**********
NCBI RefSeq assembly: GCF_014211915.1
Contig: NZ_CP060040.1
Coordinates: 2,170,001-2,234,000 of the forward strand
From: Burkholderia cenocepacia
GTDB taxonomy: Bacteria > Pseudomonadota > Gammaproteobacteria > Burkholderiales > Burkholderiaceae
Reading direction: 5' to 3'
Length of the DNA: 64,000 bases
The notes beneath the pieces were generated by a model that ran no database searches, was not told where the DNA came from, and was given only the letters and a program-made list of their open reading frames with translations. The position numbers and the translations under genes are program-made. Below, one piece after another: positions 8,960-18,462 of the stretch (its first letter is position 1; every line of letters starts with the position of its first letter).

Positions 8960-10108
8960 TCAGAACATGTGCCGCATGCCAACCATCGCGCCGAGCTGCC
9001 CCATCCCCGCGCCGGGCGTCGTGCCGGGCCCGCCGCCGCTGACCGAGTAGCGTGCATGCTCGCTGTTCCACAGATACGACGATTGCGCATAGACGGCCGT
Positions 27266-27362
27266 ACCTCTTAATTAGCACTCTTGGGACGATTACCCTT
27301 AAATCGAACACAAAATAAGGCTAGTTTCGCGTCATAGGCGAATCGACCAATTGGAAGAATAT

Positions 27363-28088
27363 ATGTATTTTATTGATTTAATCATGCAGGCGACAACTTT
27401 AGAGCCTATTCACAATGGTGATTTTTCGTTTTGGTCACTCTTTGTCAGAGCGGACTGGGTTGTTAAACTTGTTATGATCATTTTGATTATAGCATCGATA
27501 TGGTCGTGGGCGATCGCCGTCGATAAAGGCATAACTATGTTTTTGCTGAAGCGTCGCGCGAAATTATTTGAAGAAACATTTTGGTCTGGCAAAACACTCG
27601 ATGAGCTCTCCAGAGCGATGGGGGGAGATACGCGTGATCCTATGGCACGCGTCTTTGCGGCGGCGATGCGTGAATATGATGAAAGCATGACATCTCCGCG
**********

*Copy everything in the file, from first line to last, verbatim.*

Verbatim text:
NCBI RefSeq assembly: GCF_014211915.1
Contig: NZ_CP060040.1
Coordinates: 2,170,001-2,234,000 of the forward strand
From: Burkholderia cenocepacia
GTDB taxonomy: Bacteria > Pseudomonadota > Gammaproteobacteria > Burkholderiales > Burkholderiaceae
Reading direction: 5' to 3'
Length of the DNA: 64,000 bases
The notes beneath the pieces were generated by a model that ran no database searches, was not told where the DNA came from, and was given only the letters and a program-made list of their open reading frames with translations. The position numbers and the translations under genes are program-made. Below, one piece after another: positions 8,960-18,462 of the stretch (its first letter is position 1; every line of letters starts with the position of its first letter).

Positions 8960-10108
8960 TCAGAACATGTGCCGCATGCCAACCATCGCGCCGAGCTGCC
9001 CCATCCCCGCGCCGGGCGTCGTGCCGGGCCCGCCGCCGCTGACCGAGTAGCGTGCATGCTCGCTGTTCCACAGATACGACGATTGCGCATAGACGGCCGT
Positions 27266-27362
27266 ACCTCTTAATTAGCACTCTTGGGACGATTACCCTT
27301 AAATCGAACACAAAATAAGGCTAGTTTCGCGTCATAGGCGAATCGACCAATTGGAAGAATAT

Positions 27363-28088
27363 ATGTATTTTATTGATTTAATCATGCAGGCGACAACTTT
27401 AGAGCCTATTCACAATGGTGATTTTTCGTTTTGGTCACTCTTTGTCAGAGCGGACTGGGTTGTTAAACTTGTTATGATCATTTTGATTATAGCATCGATA
27501 TGGTCGTGGGCGATCGCCGTCGATAAAGGCATAACTATGTTTTTGCTGAAGCGTCGCGCGAAATTATTTGAAGAAACATTTTGGTCTGGCAAAACACTCG
27601 ATGAGCTCTCCAGAGCGATGGGGGGAGATACGCGTGATCCTATGGCACGCGTCTTTGCGGCGGCGATGCGTGAATATGATGAAAGCATGACATCTCCGCG